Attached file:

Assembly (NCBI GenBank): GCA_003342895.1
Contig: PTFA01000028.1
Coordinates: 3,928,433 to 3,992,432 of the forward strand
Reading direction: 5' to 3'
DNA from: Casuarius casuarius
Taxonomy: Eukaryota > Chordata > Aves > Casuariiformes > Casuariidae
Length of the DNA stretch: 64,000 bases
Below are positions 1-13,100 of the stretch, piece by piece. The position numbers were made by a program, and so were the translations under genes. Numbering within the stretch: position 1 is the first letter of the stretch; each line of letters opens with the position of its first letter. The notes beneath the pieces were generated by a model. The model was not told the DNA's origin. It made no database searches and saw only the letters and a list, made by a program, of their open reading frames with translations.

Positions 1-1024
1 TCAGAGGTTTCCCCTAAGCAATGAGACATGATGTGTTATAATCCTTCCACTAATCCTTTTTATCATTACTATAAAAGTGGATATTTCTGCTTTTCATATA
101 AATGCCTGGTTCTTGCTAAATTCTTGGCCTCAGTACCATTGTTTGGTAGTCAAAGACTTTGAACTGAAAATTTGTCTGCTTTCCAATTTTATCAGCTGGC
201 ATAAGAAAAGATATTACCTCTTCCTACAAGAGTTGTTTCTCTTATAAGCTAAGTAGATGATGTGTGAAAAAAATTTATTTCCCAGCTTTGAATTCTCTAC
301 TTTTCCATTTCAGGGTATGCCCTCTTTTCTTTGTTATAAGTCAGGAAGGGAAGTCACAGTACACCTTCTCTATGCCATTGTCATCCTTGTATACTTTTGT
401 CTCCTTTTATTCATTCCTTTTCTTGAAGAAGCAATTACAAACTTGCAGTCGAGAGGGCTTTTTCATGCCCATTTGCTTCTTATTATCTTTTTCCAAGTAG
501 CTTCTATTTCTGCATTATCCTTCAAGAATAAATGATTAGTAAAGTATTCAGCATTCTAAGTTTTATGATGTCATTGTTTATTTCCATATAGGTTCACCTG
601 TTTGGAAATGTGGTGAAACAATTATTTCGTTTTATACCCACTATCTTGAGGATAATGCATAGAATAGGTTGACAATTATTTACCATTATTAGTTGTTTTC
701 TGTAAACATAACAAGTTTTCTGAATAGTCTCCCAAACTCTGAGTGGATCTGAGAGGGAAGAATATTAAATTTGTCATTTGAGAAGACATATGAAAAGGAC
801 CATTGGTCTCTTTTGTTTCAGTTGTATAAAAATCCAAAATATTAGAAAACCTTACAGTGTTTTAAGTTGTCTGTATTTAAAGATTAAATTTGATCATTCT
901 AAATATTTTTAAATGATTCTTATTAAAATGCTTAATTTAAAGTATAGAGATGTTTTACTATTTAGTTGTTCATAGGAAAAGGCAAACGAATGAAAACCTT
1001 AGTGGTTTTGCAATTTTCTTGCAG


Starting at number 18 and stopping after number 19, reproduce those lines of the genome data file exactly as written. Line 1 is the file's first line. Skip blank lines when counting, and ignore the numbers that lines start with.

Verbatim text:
801 CATTGGTCTCTTTTGTTTCAGTTGTATAAAAATCCAAAATATTAGAAAACCTTACAGTGTTTTAAGTTGTCTGTATTTAAAGATTAAATTTGATCATTCT
901 AAATATTTTTAAATGATTCTTATTAAAATGCTTAATTTAAAGTATAGAGATGTTTTACTATTTAGTTGTTCATAGGAAAAGGCAAACGAATGAAAACCTT